Some News from Down Under re Earthquake Planning

Blog reader John Coleman in NZ wrote:

“I am currently working on emergency plans for the health system of the West Coast of the South Island. My personal thinking was that the entire population could be cut odd from all land access for many months and it is heartening to see tht his study suggests that there may be one road which could remain open. It follows the Buller Gorge and is the really long way around. URL for more info.

In addition we have recently had a series of presentations from the researchers at GNS and several universities. * * * The full package is about 14MB, so those who want the full details of the  video presentations please contact John directly at the location noted below.

We also have video recordings of the talks: 
In 2013, Dr Robinson developed a scenario for a South Island Civil Defence exercise based on a major earthquake on the South Island fault and we have found the casualty estimates informative.

While all of this focusses on the South Island fault, the way things are looking in Christchurch, that big fault sould rupture before we have fully recovered from out local ones. I note that the temporary container mall in Christchurch could now be around a lot longer.  We do have a fondness for temporary things.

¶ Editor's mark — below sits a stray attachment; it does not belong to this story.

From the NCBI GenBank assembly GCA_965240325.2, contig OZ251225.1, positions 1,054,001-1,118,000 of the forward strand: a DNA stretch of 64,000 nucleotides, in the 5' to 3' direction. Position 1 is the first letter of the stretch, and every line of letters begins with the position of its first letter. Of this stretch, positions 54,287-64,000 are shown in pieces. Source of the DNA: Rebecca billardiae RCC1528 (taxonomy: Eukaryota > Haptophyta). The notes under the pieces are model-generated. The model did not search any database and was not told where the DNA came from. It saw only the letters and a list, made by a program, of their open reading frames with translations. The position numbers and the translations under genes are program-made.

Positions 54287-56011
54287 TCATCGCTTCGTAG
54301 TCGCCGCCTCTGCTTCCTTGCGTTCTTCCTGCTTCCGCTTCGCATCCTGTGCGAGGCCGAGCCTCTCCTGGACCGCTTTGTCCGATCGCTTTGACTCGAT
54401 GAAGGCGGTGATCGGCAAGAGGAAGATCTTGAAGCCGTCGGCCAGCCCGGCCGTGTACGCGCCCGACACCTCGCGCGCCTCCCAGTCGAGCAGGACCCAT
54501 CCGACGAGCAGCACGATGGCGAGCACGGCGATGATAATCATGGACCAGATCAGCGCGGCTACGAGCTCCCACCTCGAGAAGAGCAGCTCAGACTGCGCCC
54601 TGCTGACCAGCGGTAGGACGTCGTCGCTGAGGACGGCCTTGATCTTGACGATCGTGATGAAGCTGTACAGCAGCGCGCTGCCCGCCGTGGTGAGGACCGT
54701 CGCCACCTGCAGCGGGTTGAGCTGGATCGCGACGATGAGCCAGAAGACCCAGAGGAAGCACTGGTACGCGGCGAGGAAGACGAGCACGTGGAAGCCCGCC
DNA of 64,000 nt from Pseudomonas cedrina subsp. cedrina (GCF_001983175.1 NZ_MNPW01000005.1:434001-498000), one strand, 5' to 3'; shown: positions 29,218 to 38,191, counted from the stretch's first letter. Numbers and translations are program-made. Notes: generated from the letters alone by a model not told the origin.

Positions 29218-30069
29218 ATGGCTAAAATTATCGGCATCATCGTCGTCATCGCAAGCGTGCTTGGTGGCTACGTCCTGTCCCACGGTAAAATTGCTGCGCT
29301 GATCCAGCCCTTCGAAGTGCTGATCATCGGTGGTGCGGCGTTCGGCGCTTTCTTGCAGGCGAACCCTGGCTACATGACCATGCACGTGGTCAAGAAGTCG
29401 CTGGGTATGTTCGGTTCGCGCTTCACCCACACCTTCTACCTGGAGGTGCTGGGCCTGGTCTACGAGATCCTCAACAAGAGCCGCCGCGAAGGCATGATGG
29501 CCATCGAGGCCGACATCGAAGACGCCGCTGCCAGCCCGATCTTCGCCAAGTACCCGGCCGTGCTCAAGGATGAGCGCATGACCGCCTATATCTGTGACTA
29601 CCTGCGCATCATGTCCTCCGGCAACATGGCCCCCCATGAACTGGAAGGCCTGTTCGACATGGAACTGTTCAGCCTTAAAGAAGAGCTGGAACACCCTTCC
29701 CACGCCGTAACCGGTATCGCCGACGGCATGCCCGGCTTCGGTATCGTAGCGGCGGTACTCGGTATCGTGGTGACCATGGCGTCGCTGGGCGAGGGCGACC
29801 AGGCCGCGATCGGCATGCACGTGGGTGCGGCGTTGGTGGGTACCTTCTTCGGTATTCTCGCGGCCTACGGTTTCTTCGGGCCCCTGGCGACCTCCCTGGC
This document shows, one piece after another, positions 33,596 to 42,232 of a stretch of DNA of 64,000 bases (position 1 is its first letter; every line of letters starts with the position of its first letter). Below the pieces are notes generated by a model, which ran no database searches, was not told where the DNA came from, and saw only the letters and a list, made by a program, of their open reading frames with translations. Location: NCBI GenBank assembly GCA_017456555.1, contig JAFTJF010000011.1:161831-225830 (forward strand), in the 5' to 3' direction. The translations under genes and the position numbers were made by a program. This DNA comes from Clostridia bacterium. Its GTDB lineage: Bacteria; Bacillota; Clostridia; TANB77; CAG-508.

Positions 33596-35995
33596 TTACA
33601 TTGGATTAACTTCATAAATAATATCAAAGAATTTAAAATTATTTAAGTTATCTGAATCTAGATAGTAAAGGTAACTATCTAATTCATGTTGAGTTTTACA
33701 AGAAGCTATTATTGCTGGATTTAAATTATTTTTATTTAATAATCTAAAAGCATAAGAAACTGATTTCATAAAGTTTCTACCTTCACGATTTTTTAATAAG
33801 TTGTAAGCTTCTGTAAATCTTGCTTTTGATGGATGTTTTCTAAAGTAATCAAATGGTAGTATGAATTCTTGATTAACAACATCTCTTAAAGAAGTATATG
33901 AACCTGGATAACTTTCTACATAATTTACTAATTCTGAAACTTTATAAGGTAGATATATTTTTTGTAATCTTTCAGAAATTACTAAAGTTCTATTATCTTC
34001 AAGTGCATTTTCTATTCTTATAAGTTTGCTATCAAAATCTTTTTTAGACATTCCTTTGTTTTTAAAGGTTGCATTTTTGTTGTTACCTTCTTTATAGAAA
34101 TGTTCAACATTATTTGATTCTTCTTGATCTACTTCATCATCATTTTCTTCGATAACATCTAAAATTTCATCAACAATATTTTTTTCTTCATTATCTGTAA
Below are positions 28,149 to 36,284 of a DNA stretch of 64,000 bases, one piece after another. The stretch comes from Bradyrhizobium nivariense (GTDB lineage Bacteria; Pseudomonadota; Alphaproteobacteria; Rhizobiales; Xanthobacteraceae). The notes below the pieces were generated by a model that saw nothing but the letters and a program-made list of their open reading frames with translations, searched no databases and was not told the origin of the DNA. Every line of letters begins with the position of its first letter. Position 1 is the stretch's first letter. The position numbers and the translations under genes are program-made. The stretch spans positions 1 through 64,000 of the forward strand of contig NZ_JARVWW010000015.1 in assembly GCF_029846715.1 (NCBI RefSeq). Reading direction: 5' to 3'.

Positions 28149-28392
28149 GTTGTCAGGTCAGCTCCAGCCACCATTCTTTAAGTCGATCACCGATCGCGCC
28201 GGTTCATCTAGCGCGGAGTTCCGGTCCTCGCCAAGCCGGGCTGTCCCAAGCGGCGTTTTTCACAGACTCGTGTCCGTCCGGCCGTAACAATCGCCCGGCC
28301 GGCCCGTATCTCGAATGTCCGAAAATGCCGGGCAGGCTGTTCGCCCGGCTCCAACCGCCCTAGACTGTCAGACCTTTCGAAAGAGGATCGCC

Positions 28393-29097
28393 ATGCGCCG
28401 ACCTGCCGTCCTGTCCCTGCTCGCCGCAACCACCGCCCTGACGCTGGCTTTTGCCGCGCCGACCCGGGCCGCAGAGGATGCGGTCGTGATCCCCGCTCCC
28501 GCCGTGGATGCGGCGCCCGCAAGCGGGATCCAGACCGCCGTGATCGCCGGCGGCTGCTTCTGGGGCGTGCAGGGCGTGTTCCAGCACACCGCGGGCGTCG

The shaking intensity may be similar, but the duration could be several times longer. No-one has tried to predict the effects of that yet.

For more information about John’s organization, go to this web site:

Update on Earthquake Recovery in Christchurch, NZ

Greater Christchurch Recovery report ( 12 pp.) from the Canterbury Earthquake Recovery Authority. The report is insightful about the transition from short- to long-term recovery and candid about unresolved issues.

Thanks to Ian McLean for the link. As he noted to me “the briefings have rather more life than run-of-the-mill bureaucratic reports. And some of the data is a useful record.”


NOTE: Earlier reports and articles re the earthquake events are stored in the NZ page of this blog.

“Supporting the Supporters in Disaster Recovery”

Supporting the Supporters in Disaster Recovery by Jodie Wills of the NZ Red Cross.  This 82 page document fills a gap by addressing an important topic that has received far too little attention. It is very well written, quite readable, and should be required reading for all responders, Reservists, FEMA Corps staff, Red Cross volunteers etc……..

Many thanks to the author who reads this blog and was gracious enough to send me the link to her new report and website. Note that the website provides some additional information as well as access to the full report.

NOTE: The Diva will be publishing some comments from U.S. responders on this topic in the coming days.

Additional Updates on Recovery in Christchurch, NZ

The population of Christchurch’s richest areas has grown by more than 13,000 people as a “new breed of wealth” transforms the city’s economic landscape.

 New research by the University of Otago maps different levels of poverty across New Zealand and shows that Christchurch is better off than it was in 2006.